Once you are aware of the daily food intake for your cat, discuss it with your vet and develop a strategy for the future. It might just require making tiny adjustments every few months until your cat reaches a healthy weight. Due to the higher water content in canned food compared to dry kibble, your veterinarian may also advise doing so. Unknowingly, your cat may be eating less calories than she would from a bowl of dry food because she enjoys the occasional canned meal.
There are some excellent prescription weight-loss meals for cats on the market right now if your cat is still gaining weight or is unable to drop it. Ask your veterinarian for their recommendations.
Remember that feeding your cat homemade food could also be risky. For the health of their organs, cats require particularly specific amounts of protein, water, and other nutrients like taurine. Your cat could experience major health effects if any of these numbers are inaccurate. Additionally, cats are obligate carnivores, meaning they need meat to exist.
Fasting your cat is never advised, whether it happens on purpose or accidently when you go away. After just a few days without food, cats are susceptible to acquiring the illness known as hepatic lipidosis, often known as fatty liver disease. This occurs more frequently in already obese or overweight cats. Many cats will die from fatty liver disease because their livers never fully heal from the condition, and it can be challenging, expensive, and time-consuming to cure.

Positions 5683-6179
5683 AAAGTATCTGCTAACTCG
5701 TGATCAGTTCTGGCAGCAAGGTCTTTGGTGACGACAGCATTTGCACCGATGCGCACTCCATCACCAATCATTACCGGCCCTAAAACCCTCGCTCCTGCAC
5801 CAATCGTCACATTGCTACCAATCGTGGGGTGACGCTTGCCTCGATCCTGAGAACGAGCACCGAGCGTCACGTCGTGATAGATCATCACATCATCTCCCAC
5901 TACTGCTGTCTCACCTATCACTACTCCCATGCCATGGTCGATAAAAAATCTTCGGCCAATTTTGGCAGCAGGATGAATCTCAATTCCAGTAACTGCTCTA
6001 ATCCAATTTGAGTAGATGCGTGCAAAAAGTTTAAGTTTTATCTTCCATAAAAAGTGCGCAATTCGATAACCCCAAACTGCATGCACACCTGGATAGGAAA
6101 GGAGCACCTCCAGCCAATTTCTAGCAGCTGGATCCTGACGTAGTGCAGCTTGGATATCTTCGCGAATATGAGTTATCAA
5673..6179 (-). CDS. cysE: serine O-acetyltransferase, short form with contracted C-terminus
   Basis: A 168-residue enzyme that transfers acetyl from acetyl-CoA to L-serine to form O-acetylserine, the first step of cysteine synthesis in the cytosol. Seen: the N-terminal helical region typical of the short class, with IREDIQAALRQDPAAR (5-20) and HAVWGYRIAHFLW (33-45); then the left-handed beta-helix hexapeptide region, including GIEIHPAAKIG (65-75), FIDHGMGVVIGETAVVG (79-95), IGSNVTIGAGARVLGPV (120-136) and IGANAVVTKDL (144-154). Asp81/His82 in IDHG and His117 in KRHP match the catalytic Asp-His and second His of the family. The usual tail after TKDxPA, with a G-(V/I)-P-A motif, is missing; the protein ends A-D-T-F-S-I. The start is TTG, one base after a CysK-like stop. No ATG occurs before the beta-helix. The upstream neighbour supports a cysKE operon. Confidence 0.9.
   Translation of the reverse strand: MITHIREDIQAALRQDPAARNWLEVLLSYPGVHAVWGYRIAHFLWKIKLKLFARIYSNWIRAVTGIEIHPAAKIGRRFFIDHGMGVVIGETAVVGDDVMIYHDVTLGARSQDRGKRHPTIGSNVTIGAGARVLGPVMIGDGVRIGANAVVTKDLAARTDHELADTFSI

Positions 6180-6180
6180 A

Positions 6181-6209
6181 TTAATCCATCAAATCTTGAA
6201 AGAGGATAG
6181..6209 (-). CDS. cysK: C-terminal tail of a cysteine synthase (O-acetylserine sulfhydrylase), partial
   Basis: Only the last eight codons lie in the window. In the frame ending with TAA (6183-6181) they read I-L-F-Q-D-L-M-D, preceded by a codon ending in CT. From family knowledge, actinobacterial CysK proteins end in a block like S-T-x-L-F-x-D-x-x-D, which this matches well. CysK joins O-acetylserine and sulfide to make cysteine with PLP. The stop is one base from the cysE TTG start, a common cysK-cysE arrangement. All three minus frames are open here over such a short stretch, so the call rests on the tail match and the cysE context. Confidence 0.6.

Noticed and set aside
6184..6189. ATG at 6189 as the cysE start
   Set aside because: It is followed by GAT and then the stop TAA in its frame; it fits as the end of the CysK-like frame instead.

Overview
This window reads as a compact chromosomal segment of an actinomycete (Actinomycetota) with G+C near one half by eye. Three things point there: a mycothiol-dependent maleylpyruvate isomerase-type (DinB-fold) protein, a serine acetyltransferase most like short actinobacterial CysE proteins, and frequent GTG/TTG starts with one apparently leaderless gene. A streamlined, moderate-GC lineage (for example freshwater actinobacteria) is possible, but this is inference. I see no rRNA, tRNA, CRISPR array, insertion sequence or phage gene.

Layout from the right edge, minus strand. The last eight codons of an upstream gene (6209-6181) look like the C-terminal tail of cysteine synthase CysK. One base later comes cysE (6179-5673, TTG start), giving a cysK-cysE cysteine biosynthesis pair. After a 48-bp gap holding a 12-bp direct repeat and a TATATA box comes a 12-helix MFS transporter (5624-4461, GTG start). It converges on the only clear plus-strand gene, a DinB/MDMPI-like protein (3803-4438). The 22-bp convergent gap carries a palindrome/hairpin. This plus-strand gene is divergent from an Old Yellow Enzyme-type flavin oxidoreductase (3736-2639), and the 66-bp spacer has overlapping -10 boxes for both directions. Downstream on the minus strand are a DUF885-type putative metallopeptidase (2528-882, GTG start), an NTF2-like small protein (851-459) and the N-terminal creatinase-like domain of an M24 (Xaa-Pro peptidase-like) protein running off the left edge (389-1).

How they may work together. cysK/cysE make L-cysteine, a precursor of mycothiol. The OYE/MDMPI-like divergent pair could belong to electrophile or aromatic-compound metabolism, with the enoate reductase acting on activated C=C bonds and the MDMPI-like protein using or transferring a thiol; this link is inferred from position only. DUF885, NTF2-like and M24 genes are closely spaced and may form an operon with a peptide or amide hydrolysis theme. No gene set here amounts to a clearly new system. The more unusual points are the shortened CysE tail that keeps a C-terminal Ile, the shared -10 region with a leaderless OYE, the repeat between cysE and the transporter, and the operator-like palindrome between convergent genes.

Ask a friend or pet sitter to pop by at least once a day while you are away to clean the cats’ litter boxes and provide them new food and water. If you want your cat to lose weight, start by weighing out the proper amount of food and feeding it to them twice daily. To ensure that your cat is receiving all of the essential daily nutrients for optimum health, always get veterinary guidance on the type and quantity of food you are providing.
Find out the medical reasons why your Betta fish is suffering from food issues.
Few things are as unsettling as a pet that won’t eat. So, if you’ve been attempting to feed your betta fish but having no luck, you’ve probably wondered why it isn’t eating.
Your betta fish not eating could indicate a number of different factors, is the response. Some of these issues can be avoided or have simple fixes. In other instances, your betta fish may not be eating due to a medical issue.
Whatever the reason, you should be sure to take away your betta fish’s food after 10 minutes. Otherwise, the leftover food can cause their tank to overgrow with bacteria and produce ammonia.
Why Is My Betta Fish Not Eating?
Some of the potential causes of your betta fish’s lack of appetite are listed below:
Your betta may be a picky eater
It doesn’t recognize its food.
The food may be defrosted.
poor quality of food
You are feeding your betta too much.